Norma relacionada
Canada
Practice Relating to Rule 101. The Principle of Legality
Canada’s LOAC Manual (1999) provides that no prisoner of war “may be tried or punished for any offence which was not, at the time of its commission, forbidden by International Law or the law of the Detaining Power”. 
Canada, The Law of Armed Conflict at the Operational and Tactical Level, Office of the Judge Advocate General, 1999, p. 10-7, § 76.
With respect to occupied territories, the manual states: “The penal provisions enacted by the occupant must not be retroactive.” 
Canada, The Law of Armed Conflict at the Operational and Tactical Level, Office of the Judge Advocate General, 1999, p. 12-6, § 49(a).
The manual further provides: “No person may be tried for a war crime unless the crime in question was an offence at the time of its commission in accordance with national legislation or International Law.” 
Canada, The Law of Armed Conflict at the Operational and Tactical Level, Office of the Judge Advocate General, 1999, p. 16-6, § 42.
The same provision applies to non-international armed conflicts. 
Canada, The Law of Armed Conflict at the Operational and Tactical Level, Office of the Judge Advocate General, 1999, p. 17-3, § 29(c).
Canada’s LOAC Manual (2001) states in its chapter on the treatment of prisoners of war (PWs): “No PW may be tried or punished for any offence, which was not, at the time of its commission, forbidden by International Law or the law of the Detaining Power.” 
Canada, The Law of Armed Conflict at the Operational and Tactical Levels, Office of the Judge Advocate General, 13 August 2001, § 1040.2.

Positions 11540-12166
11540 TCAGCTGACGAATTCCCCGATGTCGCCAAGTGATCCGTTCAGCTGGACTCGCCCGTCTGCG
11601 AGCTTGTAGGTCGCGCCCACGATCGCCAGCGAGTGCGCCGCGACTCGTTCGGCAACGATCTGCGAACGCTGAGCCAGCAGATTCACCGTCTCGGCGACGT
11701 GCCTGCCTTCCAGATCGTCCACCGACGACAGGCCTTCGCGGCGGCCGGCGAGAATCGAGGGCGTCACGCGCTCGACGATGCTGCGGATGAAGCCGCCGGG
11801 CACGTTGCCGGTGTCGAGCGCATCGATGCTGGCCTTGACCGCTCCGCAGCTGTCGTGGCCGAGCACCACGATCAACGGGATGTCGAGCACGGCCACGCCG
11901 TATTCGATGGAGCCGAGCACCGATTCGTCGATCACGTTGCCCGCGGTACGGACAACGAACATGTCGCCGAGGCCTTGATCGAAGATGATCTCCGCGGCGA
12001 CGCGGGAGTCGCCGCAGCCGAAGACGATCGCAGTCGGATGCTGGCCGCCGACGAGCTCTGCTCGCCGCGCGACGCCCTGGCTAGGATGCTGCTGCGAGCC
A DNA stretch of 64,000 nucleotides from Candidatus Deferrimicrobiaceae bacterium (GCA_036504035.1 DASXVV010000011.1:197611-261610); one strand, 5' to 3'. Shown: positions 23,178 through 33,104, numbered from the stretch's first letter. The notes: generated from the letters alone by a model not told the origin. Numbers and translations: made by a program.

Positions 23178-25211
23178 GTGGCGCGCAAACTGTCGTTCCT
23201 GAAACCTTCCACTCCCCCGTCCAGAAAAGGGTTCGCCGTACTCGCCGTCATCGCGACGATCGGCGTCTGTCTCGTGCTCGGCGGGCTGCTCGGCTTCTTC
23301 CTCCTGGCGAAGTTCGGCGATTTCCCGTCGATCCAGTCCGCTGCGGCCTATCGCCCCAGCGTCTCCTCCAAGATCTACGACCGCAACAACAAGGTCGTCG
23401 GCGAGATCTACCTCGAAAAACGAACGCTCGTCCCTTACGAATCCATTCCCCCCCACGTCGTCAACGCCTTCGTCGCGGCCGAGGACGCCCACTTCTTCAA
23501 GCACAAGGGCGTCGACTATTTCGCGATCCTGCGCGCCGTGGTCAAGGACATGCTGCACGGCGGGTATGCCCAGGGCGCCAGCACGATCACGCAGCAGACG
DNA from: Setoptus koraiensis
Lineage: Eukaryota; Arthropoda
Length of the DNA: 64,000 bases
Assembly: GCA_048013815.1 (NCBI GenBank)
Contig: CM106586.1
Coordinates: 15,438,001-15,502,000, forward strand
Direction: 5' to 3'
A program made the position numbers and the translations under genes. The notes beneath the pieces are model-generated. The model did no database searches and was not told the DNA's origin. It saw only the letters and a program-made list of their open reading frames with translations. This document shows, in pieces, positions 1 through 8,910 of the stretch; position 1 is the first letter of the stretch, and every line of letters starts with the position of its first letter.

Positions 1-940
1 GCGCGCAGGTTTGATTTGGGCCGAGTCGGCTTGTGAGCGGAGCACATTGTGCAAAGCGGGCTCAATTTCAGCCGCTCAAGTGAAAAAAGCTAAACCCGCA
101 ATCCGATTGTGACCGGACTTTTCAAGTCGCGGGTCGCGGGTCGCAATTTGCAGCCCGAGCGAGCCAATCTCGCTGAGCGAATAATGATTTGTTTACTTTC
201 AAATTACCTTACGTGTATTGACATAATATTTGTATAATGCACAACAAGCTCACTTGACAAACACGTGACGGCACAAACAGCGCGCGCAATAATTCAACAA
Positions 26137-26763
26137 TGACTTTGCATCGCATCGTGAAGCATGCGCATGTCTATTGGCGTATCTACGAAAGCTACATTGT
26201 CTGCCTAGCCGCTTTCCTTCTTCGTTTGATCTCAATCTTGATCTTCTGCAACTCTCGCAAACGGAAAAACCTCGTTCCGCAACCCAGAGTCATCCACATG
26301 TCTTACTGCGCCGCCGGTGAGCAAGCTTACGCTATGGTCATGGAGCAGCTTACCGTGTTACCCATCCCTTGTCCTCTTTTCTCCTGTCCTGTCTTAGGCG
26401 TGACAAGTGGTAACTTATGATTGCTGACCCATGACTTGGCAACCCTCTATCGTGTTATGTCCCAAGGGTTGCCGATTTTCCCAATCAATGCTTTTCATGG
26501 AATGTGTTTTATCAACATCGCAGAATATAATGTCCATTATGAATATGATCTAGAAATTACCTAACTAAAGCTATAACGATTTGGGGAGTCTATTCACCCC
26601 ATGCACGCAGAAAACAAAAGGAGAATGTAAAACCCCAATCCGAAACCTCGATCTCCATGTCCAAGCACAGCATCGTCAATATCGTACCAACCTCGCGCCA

In its chapter on rights and duties of occupying powers, the manual states: “Under [the 1949 Geneva Convention IV] the legislative powers of the occupant in the sphere of criminal law are restricted in the following ways: a. The penal provisions enacted by the occupant must not be retroactive”. 
Canada, The Law of Armed Conflict at the Operational and Tactical Levels, Office of the Judge Advocate General, 13 August 2001, § 1229.1.a.
In its chapter on “War crimes, individual criminal liability and command responsibility”, the manual further states: “No person may be tried for a war crime unless the crime in question was an offence at the time of its commission in accordance with national legislation or International Law.” 
Canada, The Law of Armed Conflict at the Operational and Tactical Levels, Office of the Judge Advocate General, 13 August 2001, § 1617.5.
In its chapter on non-international armed conflicts, the manual states:
As a minimum, accused persons:
c. shall not be found guilty of an offence in respect of any act or omission which was not an offence at the time of commission, nor shall any punishment be more severe than was applicable at that time, although, if the punishment has been alleviated, the accused shall benefit accordingly. 
Canada, The Law of Armed Conflict at the Operational and Tactical Levels, Office of the Judge Advocate General, 13 August 2001, § 1716.2.c.
In 2013, in the Sapkota case, Canada’s Federal Court dismissed a request for review of a decision denying refugee protection to the applicant on grounds of complicity in crimes against humanity in Nepal between 1991 and 2009. While reviewing the submissions of the respondent, Canada’s Minister of Citizenship and Immigration, the Court stated: “The Respondent notes that the Rome Statute of the International Criminal Court … is endorsed in Canada as a source of customary law.” 
Canada, Federal Court, Sapkota case, Reasons for Judgment and Judgment, 15 July 2013, § 28.